One trip to a fancy restaurant, 'inoteca, for dessert & wine, one discovery that rose (imagine a little accent over the e) wines are perfect for those 98 degrees, 100% humidity days, one serenade of my friend W. by the cute Italian-looking bartender because Friday was her birthday, one hour (or two) spent dancing at this party and a few minutes spent on the roof with a couple hundred hipsters and a lot of pot smoke, one trip uptown to the leafy coolness of the Cloisters, one Ethiopian dinner because it's hotter in Ethiopia than it is here (though possibly less humid), one evening spent dancing, chatting, and sipping mojitos with a whole lot of friends, one visit from my lil sister, one discovery of a new favorite band, Stars, one so-so brunch at a place with one lush, vine-draped oasis of a garden, one surprise pedicure with two amazing friends, one phone call to tell me that my colleague can talk, a little, one call from a student asking if he can do a brochure instead of a poster for his project because his printer isn't working, one evening to come spent looking up frog dissections... life is good.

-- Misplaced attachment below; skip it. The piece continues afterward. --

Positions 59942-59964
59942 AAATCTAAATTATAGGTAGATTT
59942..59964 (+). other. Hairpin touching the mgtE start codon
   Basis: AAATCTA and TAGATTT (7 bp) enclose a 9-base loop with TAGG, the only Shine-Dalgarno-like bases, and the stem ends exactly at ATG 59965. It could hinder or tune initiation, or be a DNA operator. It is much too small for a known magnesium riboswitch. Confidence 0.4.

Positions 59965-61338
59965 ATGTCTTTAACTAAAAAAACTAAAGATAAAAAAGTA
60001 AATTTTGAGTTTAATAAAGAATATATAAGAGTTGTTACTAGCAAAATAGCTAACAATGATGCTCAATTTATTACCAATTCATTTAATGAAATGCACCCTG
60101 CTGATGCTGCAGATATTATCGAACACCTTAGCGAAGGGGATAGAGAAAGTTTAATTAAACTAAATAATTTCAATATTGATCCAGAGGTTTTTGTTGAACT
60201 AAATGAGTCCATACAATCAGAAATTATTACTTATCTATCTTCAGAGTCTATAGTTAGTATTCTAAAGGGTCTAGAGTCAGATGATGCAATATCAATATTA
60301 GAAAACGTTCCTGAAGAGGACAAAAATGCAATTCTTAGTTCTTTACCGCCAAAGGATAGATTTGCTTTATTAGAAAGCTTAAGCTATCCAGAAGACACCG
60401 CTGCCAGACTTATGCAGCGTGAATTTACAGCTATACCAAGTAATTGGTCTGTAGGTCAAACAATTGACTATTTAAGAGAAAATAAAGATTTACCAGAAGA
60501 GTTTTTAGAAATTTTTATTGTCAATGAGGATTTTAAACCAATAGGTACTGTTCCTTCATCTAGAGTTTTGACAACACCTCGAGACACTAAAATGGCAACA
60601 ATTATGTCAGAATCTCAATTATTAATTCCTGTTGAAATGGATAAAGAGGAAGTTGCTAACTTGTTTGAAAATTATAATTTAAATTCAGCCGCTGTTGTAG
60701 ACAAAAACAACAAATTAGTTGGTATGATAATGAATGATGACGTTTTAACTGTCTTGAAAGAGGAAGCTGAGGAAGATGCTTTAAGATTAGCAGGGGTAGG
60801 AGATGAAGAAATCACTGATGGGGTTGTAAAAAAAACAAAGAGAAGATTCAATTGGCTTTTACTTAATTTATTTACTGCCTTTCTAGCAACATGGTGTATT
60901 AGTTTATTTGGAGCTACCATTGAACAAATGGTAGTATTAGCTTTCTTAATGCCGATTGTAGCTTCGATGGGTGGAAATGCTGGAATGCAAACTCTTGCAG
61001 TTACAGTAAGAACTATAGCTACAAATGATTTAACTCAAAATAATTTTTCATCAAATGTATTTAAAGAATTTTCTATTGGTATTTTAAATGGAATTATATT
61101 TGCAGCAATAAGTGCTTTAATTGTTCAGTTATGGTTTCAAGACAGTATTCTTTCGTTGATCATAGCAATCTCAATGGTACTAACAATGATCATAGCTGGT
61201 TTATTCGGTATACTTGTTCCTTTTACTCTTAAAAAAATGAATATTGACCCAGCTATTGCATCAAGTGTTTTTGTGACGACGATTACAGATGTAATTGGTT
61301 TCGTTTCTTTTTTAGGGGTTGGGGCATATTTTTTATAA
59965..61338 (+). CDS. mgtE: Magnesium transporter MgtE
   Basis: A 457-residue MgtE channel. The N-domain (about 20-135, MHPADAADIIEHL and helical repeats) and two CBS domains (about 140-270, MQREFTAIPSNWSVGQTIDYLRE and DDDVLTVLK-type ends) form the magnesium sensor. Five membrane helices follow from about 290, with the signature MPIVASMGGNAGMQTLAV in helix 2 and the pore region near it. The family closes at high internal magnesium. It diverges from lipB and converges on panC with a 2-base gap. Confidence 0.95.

Friday, June 10, 2005


Picking up a meme from Up the Down Staircase:

Number of books I own: I have no idea. Several hundred, at least. I brought a lot of my childhood books to my old school for the kids to read, keeping only the most important to me for my (hypothetical) future children to read. My college books are mostly in boxes at my parents' house... and I sold back most of the books I got in college, again, I only kept the most important to me. I try to use the library whenever possible, as I'm not a re-reader... lately, I've been buying a lot of used books. And I'll be volunteering at Housing Works this summer, so my shelves are going to fill.

Last book I bought: Accordion Crimes, by Annie Proulx